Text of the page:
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Macrophage Migration Inhibitory Factor Secretion Is Induced by Ionizing Radiation and Oxidative Stress in Cancer Cells

  • Yashi Gupta ,

    Contributed equally to this work with: Yashi Gupta, Vinay Pasupuleti

    Affiliations Department of Radiation Oncology, Case Western Reserve University, 10900 Euclid Avenue, Cleveland, Ohio, 44106, United States of America, Department of Biochemistry, Case Western Reserve University, 10900 Euclid Avenue, Cleveland, Ohio, 44106, United States of America

  • Vinay Pasupuleti ,

    Contributed equally to this work with: Yashi Gupta, Vinay Pasupuleti

    Affiliation Department of Radiation Oncology, Case Western Reserve University, 10900 Euclid Avenue, Cleveland, Ohio, 44106, United States of America

  • Weinan Du,

    Affiliation Department of Radiation Oncology, Case Western Reserve University, 10900 Euclid Avenue, Cleveland, Ohio, 44106, United States of America

  • Scott M. Welford

    Affiliation Department of Radiation Oncology, Case Western Reserve University, 10900 Euclid Avenue, Cleveland, Ohio, 44106, United States of America

Macrophage Migration Inhibitory Factor Secretion Is Induced by Ionizing Radiation and Oxidative Stress in Cancer Cells

  • Yashi Gupta, 
  • Vinay Pasupuleti, 
  • Weinan Du, 
  • Scott M. Welford


The macrophage migration inhibitory factor (MIF) has been increasingly implicated in cancer development and progression by promoting inflammation, angiogenesis, tumor cell survival and immune suppression. MIF is overexpressed in a variety of solid tumor types in part due to its responsiveness to hypoxia inducible factor (HIF) driven transcriptional activation. MIF secretion, however, is a poorly understood process owing to the fact that MIF is a leaderless polypeptide that follows a non-classical secretory pathway. Better understanding of MIF processing and release could have therapeutic implications. Here, we have discovered that ionizing radiation (IR) and other DNA damaging stresses can induce robust MIF secretion in several cancer cell lines. MIF secretion by IR appears independent of ABCA1, a cholesterol efflux pump that has been implicated previously in MIF secretion. However, MIF secretion is robustly induced by oxidative stress. Importantly, MIF secretion can be observed both in cell culture models as well as in tumors in mice in vivo. Rapid depletion of MIF from tumor cells observed immunohistochemically is coincident with elevated circulating MIF detected in the blood sera of irradiated mice. Given the robust tumor promoting activities of MIF, our results suggest that an innate host response to genotoxic stress may mitigate the beneficial effects of cancer therapy, and that MIF inhibition may improve therapeutic responses.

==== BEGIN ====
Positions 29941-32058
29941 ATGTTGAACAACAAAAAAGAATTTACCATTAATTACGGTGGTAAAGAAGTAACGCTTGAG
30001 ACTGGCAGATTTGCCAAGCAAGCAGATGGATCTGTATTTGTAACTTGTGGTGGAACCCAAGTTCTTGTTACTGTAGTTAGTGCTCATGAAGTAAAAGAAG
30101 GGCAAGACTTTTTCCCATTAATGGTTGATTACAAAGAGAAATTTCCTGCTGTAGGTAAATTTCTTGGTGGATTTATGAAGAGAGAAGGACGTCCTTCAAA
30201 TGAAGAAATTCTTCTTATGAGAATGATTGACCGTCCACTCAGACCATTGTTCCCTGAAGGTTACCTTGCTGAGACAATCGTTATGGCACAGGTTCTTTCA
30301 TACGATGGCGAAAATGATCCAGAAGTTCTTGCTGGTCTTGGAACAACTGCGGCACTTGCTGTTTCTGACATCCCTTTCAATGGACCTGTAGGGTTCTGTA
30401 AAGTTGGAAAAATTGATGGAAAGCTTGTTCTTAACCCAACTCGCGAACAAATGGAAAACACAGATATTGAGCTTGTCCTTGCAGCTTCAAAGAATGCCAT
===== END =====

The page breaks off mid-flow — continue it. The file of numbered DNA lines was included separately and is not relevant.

Macrophage migration inhibitory factor (MIF) is a pleiotropic cytokine with proinflammatory and prosurvival effects involved a variety of human disease states, including cancer [1]. MIF is overexpressed in many tumor types, including pancreatic cancer, oral squamous cell carcinoma, melanoma, glioblastoma, and clear cell renal cell carcinoma (ccRCC) [24]. Appreciation of elevated MIF levels has led to targeting strategies and biomarker studies that hold promise to improve cancer therapies.

MIF is a pro-tumorigenic protein influencing tumor cells and tumor stroma through several mechanisms. Functioning as a trimer, MIF has been shown to elicit signaling through the CD74-CD44 receptor complex [5,6] and the chemokine receptors CXCR2 and CXCR4 [7] to signal antiapoptotic and prosurvival pathways via MAPK, AKT, and Src in a vast array of cell types [8]. MIF has been shown to modulate p53 protein stability [911], effect migration in tumor cells [12], promote infiltration of inflammatory/immunosuppressive cells into tumors [13,14], and to promote vasculogenesis and angiogenesis via recruitment and expansion of endothelial progenitor cells (EPC) [15,16]. Together, the complexities of MIF-associated functions in cancer highlight the importance of understanding novel aspects of MIF biology.